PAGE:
Mogen said she and her neighbors didn’t expect to live in the middle of an oil rush but they reluctantly must play the role of watchdog. They constantly mine public databases, monitor nearby activities and ask state officials for more accountability from oil producing companies.
Chesapeake Energy, the primary operator in their rural community near Douglas, declined to answer WyoFile’s questions.
After a chaotic spring, summer and fall in 2012, things did get better, said Mogen. She and her neighbors got help from the Powder River Basin Resource Council, a landowner advocacy group. The state issued citations to Chesapeake Energy for rogue flares. Public meetings were held and other efforts have been made to prevent drilling and production activities from interfering with the lives of rural homeowners.
“We know that we are having an impact on the county, and we think most of what we do is a positive for the county,” John Dill, who manages Chesapeake’s Rockies operations, said at a December 2012 town hall meeting in Douglas hosted by Chesapeake.
But the oil play in Wyoming’s southern Powder River Basin is only the beginning to what could be a major extraction effort by the industry.
There’s not much federal land in eastern Wyoming, making the area attractive to rural homeowners and drillers alike. If operators set roots close to existing infrastructure, Mogen says many other homeowners may find themselves living next to oil and gas activity.
In the meantime, Mogen is still seeking information about the current and long-term health risks associated with toxins from the April 2012 well blowout and the constant flaring. The EPA lists a host of toxins related to oil and gas emissions and potential health risks, but site-specific assessments in the Clear View Acres subdivision area are lacking.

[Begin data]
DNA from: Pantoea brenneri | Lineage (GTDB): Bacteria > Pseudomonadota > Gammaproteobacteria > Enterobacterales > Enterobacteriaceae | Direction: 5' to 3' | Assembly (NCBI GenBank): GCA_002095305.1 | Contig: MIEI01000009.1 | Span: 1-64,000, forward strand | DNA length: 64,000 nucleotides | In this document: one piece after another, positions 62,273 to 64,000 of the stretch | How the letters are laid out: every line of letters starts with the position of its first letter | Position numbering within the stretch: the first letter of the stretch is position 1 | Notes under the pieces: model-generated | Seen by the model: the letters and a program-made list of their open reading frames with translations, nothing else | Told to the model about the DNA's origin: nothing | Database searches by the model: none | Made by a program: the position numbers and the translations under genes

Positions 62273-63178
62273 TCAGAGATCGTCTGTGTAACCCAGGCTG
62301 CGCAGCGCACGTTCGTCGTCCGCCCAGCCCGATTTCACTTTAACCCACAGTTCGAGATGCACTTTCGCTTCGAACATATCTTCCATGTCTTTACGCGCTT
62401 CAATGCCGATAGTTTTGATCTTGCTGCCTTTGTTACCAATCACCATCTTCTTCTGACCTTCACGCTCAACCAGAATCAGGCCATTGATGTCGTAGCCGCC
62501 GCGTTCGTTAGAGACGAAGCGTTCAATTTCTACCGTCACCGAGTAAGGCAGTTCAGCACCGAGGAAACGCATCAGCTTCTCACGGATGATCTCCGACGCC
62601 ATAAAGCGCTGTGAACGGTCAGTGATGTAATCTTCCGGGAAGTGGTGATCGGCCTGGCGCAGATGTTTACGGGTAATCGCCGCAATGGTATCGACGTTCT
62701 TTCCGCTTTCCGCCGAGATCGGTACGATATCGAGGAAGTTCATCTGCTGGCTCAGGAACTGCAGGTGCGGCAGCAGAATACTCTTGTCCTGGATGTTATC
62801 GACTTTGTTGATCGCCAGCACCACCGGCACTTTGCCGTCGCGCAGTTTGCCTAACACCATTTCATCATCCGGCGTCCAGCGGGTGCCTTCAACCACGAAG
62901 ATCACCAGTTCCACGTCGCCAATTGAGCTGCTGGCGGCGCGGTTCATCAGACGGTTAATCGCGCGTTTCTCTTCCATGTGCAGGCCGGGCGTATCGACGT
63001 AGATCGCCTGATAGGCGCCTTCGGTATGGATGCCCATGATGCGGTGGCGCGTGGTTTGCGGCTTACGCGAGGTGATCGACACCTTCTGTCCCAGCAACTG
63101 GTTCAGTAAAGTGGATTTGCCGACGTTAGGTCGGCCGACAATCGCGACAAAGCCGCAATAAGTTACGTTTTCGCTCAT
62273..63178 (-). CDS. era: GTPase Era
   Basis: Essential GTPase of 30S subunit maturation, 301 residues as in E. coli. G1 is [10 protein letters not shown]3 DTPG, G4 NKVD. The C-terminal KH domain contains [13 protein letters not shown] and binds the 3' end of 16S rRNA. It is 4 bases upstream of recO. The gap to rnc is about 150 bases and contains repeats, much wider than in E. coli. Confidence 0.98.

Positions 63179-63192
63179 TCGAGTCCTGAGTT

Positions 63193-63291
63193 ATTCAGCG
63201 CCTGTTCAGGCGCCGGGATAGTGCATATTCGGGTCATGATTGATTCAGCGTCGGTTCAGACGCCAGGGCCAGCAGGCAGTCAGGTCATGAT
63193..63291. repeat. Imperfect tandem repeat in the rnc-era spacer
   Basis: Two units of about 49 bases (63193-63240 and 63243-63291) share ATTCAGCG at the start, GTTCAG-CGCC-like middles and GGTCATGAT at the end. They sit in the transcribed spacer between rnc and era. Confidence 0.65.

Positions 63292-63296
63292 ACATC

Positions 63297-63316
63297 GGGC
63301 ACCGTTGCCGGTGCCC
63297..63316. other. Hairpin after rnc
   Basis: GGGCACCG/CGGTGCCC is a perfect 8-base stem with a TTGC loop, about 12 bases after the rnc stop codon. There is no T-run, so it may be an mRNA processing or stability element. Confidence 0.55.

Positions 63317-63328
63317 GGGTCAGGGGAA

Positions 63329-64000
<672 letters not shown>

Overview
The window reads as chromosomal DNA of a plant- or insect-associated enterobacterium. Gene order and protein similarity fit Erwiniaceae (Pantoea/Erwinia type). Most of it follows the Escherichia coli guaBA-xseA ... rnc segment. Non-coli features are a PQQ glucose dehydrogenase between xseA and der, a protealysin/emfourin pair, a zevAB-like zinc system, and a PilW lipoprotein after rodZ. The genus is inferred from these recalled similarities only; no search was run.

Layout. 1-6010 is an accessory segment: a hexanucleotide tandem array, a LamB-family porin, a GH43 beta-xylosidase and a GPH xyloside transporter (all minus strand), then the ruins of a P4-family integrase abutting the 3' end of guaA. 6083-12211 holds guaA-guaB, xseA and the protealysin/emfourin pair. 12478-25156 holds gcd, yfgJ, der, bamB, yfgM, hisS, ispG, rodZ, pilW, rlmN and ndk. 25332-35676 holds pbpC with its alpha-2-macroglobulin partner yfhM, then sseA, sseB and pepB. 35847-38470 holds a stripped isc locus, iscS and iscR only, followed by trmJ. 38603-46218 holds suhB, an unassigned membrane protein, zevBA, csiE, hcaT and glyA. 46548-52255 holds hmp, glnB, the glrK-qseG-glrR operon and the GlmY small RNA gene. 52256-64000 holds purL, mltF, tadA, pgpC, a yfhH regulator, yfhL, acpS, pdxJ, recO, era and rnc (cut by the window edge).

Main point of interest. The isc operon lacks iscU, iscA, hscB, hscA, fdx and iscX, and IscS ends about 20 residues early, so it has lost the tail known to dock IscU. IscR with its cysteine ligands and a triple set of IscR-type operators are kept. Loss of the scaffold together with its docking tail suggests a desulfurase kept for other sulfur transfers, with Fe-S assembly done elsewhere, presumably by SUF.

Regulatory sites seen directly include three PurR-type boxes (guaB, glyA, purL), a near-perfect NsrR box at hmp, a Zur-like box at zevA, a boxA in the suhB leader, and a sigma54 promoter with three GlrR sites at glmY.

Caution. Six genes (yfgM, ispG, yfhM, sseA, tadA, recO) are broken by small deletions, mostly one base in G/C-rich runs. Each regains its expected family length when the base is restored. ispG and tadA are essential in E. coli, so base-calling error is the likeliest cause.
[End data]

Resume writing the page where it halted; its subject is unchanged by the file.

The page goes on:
“What are the effects going to be on my daughters? I mean we saw it kill our gardens, we saw it affect the health of our family and our cattle. What’s the long-term affect going to be? I don’t know,” said Mogen.
Earlier this year, the Wyoming Department of Environmental Quality installed an air quality monitor near the Clear View Acres subdivision, and it began planning a mobile air quality data collection effort in coordination with the University of Wyoming.
The petition states, “Since 1995, the Commission has permitted 106,119 oil and gas wells. … In spite of the great increase in the number of oil and gas wells, the basic fundamentals governing the industry — such as setbacks from homes and schools — have not changed in many decades.”
Flaring gas runs counter to the charge of the Wyoming Oil and Gas Conservation Commission. It is the state’s fiduciary responsibility to collect revenue on these minerals, and the commission’s responsibility to protect correlative rights among mineral owners.
Wyoming statutes declare that the waste of oil and gas resources is prohibited. The state makes exceptions, such as flaring gas as a necessity to completing and putting into production oil and gas wells. Currently, operators can flare up to 60 thousand cubic feet (mcf) of gas per day without notice to the state.
In June 2012, the oil and gas commission granted its supervisor authority to approve natural gas flaring applications up to 250 mcf per day per well, for up to 180 days. The petitioners want the state to require notice of intent to flare to landowners and royalty owners well in advance to beginning a flare, and they want the state to better scrutinize the actual need to flare.
Not all flaring leads to certain commercial oil production. For example, the Wyoming Oil and Gas Conservation Commission recently declined a request by SM Energy Co. to continue flaring from two horizontal oil wells in southeast Wyoming at a rate beyond the state’s standard allowable 60 mcf per day. Combined, the wells were flaring about 320 mcf per day — a necessity, according to SM Energy, in order to keep oil flowing and make the wells attractive for sale.